Powerful nonviolence

IssueMay 2009
Feature by Kat Barton

The atmosphere when I arrived with most of the other campers at 12.30pm and throughout the day was excellent – there were workshops all afternoon, a working kitchen, compost toilets, a farmers market, music - samba, Céilidh, guitars, folk bands – a real carnival feel. The event was entirely peaceful all day with the police calm and friendly, some walking through the camp, at least one holding a daffodil and at least one seen hugging a protester!

At 7pm, the mood changed significantly. I was at the south side of Bishopsgate where I’d set up my pop-up tent and was relaxing with friends. Without any warning, word of explanation or provocation, a row of riot police started charging towards us.

Until that time the police presence had been confined to a few yellow jackets and people were free to come and go to and from the camp. Within minutes, the only police visible to us were black-clad riot police. When they charged I was in the front and so right in the thick of it. The police were moving forward forcefully, using their shields to push people back – many of them used their batons to hit people in the front row (I was in the second row by this point). We all had our hands in the air to show we were nonviolent and were chanting “this is not a riot”, “peace not riot” and “we are peaceful”.

The police also used their shields as weapons – notably by turning them on their sides (I can only assume in order to inflict more damage). I saw several people – including my partner – hit over the head and on the arms and legs. At no point did I see anyone respond to the police actions with violence.

This went on for around half an hour by which time we had been pushed back to the point where we were enclosed by a wall on one side and by riot police on the other side – we were effectively “kettled” in. My tent and some of my belongings were lost on the other side of the police line. After about 20 minutes, I removed myself from the front line and shortly after this everyone within five metres of the police sat down.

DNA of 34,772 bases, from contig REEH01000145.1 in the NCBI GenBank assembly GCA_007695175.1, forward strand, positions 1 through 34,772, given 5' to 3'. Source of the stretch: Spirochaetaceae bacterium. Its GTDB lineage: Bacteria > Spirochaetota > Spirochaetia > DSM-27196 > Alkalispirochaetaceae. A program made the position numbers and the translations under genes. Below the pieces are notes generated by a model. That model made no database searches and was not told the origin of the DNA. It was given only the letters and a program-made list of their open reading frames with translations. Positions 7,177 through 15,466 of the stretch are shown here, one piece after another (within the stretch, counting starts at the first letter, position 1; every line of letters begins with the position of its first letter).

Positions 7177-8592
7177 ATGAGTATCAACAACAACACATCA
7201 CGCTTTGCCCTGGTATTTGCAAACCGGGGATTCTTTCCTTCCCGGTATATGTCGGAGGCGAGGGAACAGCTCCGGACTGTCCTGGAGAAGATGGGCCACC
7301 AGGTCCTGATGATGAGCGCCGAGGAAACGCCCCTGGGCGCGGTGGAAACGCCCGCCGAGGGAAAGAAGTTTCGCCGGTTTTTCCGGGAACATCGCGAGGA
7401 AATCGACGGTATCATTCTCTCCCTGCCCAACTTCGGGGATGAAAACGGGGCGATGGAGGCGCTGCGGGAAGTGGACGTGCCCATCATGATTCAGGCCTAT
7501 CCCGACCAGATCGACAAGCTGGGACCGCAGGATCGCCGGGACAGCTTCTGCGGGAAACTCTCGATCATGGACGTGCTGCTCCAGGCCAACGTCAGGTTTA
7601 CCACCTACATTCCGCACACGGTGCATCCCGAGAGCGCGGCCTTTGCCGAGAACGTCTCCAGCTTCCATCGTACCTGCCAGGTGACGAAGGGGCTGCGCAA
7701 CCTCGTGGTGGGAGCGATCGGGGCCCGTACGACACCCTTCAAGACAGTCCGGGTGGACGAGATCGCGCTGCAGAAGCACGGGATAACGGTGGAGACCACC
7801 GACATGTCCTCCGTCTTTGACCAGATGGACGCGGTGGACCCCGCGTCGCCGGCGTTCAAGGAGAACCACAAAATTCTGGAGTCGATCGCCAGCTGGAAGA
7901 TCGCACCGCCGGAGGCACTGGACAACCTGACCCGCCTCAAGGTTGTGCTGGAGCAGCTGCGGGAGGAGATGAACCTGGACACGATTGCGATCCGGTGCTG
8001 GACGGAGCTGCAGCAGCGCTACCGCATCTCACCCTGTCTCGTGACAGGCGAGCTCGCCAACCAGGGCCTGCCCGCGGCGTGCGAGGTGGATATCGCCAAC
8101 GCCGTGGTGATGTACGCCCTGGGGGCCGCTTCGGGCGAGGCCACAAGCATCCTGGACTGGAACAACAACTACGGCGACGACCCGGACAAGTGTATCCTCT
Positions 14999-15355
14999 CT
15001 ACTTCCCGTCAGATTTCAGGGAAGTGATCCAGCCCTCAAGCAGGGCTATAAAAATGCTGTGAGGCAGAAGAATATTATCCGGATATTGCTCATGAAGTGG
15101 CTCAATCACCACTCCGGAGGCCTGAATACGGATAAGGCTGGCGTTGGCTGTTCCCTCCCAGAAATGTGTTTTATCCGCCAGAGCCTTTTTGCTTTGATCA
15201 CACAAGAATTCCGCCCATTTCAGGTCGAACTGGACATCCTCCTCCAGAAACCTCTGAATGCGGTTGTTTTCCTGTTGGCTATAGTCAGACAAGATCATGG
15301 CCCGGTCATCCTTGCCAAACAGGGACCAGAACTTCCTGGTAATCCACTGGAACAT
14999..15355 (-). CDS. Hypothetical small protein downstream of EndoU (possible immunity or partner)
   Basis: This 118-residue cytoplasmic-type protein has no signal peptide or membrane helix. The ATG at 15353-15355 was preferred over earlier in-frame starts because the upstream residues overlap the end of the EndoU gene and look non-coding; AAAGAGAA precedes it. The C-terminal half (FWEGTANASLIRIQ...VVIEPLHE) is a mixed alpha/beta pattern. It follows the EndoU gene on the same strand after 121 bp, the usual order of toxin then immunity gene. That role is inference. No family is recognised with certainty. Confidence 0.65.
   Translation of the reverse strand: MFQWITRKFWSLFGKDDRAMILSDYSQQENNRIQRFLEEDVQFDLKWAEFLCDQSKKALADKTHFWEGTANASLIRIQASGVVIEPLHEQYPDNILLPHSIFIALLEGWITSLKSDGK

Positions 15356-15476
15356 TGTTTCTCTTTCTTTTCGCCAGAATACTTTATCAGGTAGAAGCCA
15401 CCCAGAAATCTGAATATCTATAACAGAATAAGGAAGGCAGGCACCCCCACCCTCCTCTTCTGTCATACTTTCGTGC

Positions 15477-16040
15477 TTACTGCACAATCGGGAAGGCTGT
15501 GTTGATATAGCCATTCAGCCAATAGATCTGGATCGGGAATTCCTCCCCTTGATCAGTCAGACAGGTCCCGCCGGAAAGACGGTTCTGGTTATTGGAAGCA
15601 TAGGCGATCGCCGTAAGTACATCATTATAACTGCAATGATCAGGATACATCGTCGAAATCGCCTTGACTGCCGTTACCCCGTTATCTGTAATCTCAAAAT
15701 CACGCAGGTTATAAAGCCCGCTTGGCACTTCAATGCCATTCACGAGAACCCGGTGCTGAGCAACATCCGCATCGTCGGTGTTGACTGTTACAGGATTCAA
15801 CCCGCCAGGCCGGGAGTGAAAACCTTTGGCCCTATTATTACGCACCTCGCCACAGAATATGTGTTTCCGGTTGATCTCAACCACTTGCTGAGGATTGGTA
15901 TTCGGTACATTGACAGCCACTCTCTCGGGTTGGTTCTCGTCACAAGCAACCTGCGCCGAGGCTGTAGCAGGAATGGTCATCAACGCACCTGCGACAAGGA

As the Climate Camp works on consensus it was felt that meetings should be held at each end of the camp (North and South) to determine what should be done. We were told by police liaison that we were being held for two hours after which point we would be released in groups of 20. Given that the Climate Camp intended to occupy the space for 24 hours, the meetings – which eventually happened around 9pm – began by taking a straw poll of who was intending to stay for the duration and who intended to leave that night. The discussions then focused on how to get the people who wanted to leave out, but more importantly, how those who planned to stay would secure the space. After two hours, the police had not let us go 20 by 20 as they had said and had also cut off all communication with the Climate Camp police liaison team – as well as, we were told, contact with Jenny Jones, who in her role as a Greater London Authority member of the Metropolitan Police Authority was supposed to be involved in the policing of the protests.

Eventually, after a long day, the police began letting people out of the north side of the camp at around 11.30pm. I understand that at least half of us (including myself) left at this point while the others tried to secure the space.

For me the strongest thing to come out of the day was how Climate Campers responded completely nonviolently in the face of violent actions by police. It is worth noting that despite police attempts to disrupt and provoke us, we remained committed to the inclusive nature of Climate Camp, to taking decisions by consensus and to using NVDA tactics such as sitting down and entering into dialogue with police officers in order to calm the situation down.

Whilst police actions that day demonstrate how violence is used against peaceful protesters, the actions of Climate Campers demonstrate what a strong, nonviolent movement for change Climate Camp has become.